Defining an epidemiological landscape that connects movement ecology to pathogen transmission and pace-of-life

Kezia Manlove, Mark Wilber, Lauren White, Guillaume Bastille-Rousseau, Anni Yang, Marie L.J. Gilbertson, Meggan E. Craft, Paul C. Cross, George Wittemyer, Kim M. Pepin

Research output: Contribution to journalArticlepeer-review

17 Scopus citations


Pathogen transmission depends on host density, mobility and contact. These components emerge from host and pathogen movements that themselves arise through interactions with the surrounding environment. The environment, the emergent host and pathogen movements, and the subsequent patterns of density, mobility and contact form an ‘epidemiological landscape’ connecting the environment to specific locations where transmissions occur. Conventionally, the epidemiological landscape has been described in terms of the geographical coordinates where hosts or pathogens are located. We advocate for an alternative approach that relates those locations to attributes of the local environment. Environmental descriptions can strengthen epidemiological forecasts by allowing for predictions even when local geographical data are not available. Environmental predictions are more accessible than ever thanks to new tools from movement ecology, and we introduce a ‘movement-pathogen pace of life’ heuristic to help identify aspects of movement that have the most influence on spatial epidemiology. By linking pathogen transmission directly to the environment, the epidemiological landscape offers an efficient path for using environmental information to inform models describing when and where transmission will occur.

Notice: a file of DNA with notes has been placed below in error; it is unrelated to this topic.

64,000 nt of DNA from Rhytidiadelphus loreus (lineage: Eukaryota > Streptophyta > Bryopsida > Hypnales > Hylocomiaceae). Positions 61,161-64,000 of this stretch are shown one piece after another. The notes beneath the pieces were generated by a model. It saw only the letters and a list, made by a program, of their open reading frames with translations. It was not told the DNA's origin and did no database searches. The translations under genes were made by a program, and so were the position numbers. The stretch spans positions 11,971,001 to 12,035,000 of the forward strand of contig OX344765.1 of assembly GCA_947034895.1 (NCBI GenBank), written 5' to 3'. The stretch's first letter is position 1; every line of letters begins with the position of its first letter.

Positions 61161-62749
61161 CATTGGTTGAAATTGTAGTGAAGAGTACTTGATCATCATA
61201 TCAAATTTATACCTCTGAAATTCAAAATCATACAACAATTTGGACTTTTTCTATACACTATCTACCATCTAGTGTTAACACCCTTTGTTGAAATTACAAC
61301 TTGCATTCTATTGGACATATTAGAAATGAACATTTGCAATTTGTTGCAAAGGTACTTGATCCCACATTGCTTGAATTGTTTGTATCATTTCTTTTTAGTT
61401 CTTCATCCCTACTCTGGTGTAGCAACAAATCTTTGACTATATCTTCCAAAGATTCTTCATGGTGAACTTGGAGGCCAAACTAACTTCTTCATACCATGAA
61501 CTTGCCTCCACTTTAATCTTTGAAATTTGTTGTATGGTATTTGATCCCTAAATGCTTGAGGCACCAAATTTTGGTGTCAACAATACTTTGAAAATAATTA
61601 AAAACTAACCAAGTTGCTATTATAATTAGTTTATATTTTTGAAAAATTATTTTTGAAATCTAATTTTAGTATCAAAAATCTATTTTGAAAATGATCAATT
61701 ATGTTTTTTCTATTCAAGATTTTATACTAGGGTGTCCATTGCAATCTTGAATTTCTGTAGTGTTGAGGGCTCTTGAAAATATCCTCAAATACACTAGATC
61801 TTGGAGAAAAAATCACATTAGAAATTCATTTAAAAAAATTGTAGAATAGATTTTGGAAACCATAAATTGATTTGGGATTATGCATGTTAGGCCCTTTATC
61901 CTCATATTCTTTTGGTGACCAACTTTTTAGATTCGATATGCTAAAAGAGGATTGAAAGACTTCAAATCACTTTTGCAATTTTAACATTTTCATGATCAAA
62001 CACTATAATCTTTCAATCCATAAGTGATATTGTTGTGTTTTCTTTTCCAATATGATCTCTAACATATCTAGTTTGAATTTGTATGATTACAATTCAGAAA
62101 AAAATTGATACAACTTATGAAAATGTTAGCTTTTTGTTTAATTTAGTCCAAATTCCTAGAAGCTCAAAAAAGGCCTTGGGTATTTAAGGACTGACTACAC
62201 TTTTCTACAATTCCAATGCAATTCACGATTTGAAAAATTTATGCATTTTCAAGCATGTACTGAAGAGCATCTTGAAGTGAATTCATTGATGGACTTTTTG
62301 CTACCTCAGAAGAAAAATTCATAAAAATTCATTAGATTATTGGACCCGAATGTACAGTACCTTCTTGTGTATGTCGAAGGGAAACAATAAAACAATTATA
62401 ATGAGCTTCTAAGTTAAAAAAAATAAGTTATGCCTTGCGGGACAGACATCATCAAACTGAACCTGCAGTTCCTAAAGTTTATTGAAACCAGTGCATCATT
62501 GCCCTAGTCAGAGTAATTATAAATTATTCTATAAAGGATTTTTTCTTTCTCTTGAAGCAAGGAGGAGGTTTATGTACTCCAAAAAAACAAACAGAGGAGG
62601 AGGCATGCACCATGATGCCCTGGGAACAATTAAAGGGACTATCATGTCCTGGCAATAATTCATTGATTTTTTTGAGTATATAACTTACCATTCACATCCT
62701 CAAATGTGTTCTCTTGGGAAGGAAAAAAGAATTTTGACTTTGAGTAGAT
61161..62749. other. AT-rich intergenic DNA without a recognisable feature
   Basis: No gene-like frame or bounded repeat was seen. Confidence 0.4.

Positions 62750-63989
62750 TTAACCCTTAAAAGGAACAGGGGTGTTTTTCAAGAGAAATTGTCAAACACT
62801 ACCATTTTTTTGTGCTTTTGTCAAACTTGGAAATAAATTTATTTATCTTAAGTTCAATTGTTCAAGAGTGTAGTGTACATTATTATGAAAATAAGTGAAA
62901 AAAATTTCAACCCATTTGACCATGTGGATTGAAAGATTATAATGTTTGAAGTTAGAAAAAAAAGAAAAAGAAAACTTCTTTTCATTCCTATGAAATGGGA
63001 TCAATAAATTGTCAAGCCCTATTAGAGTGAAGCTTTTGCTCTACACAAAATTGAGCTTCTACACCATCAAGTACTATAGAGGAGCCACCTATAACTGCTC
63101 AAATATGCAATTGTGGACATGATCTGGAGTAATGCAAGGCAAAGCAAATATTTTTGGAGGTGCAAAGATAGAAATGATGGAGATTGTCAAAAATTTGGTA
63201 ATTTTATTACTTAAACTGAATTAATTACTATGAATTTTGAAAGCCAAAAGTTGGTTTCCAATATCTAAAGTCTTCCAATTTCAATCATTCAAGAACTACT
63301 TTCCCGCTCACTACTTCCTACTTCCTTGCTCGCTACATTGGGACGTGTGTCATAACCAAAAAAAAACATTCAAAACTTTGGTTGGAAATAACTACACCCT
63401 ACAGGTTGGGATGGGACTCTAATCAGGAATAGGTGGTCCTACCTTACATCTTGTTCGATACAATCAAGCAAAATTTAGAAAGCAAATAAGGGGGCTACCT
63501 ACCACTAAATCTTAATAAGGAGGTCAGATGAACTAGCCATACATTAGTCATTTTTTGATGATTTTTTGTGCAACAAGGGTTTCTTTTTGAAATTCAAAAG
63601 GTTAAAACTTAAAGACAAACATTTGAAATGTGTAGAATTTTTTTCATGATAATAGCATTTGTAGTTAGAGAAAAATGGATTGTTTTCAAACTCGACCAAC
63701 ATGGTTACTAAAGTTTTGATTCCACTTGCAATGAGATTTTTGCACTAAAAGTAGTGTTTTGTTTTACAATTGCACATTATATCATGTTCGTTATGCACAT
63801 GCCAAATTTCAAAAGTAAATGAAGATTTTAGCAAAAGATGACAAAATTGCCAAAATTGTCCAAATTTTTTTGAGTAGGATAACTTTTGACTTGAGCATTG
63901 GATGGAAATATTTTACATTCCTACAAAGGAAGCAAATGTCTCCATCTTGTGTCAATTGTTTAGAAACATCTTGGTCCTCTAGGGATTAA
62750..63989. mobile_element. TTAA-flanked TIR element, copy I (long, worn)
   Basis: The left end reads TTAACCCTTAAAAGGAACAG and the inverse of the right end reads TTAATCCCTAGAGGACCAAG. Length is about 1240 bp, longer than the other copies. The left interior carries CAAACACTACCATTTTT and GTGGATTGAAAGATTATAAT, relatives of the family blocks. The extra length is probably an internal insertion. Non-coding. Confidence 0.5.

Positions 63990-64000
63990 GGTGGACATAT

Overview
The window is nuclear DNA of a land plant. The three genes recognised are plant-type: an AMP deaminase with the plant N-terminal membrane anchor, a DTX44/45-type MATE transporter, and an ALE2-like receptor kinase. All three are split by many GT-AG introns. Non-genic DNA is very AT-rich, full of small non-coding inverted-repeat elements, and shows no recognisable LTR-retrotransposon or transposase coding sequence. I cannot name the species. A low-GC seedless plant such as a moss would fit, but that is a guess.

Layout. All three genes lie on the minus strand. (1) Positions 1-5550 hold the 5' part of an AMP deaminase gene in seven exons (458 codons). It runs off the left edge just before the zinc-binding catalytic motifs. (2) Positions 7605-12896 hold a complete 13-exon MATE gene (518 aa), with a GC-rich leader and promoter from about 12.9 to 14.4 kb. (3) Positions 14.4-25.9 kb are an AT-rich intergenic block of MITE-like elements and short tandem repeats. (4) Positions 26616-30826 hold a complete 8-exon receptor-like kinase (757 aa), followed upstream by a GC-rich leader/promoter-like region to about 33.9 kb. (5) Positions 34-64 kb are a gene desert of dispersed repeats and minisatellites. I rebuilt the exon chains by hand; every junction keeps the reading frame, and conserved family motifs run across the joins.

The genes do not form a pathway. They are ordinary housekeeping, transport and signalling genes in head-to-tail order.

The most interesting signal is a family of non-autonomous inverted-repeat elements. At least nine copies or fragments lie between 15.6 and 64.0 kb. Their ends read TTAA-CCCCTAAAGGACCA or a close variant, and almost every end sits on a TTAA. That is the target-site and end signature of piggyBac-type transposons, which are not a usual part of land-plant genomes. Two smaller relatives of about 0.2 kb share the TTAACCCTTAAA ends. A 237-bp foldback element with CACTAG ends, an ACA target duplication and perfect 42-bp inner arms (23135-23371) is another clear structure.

Original languageEnglish (US)
Pages (from-to)1760-1782
Number of pages23
JournalEcology letters
Issue number8
StatePublished - Aug 2022

Bibliographical note

Funding Information:
Any use of trade, firm or product names is for descriptive purposes only and does not imply endorsement by the U.S. Government.

Publisher Copyright:
© 2022 John Wiley & Sons Ltd. This article has been contributed to by U.S. Government employees and their work is in the public domain in the USA.


  • canonical activity mode
  • epidemiological landscape
  • host contact
  • host mobility
  • mining-modelling approach
  • movement mechanisms
  • movement-pathogen pace-of-life hypothesis
  • multipartite networks
  • spatial disease dynamics
  • transmission hotspot

PubMed: MeSH publication types

  • Journal Article


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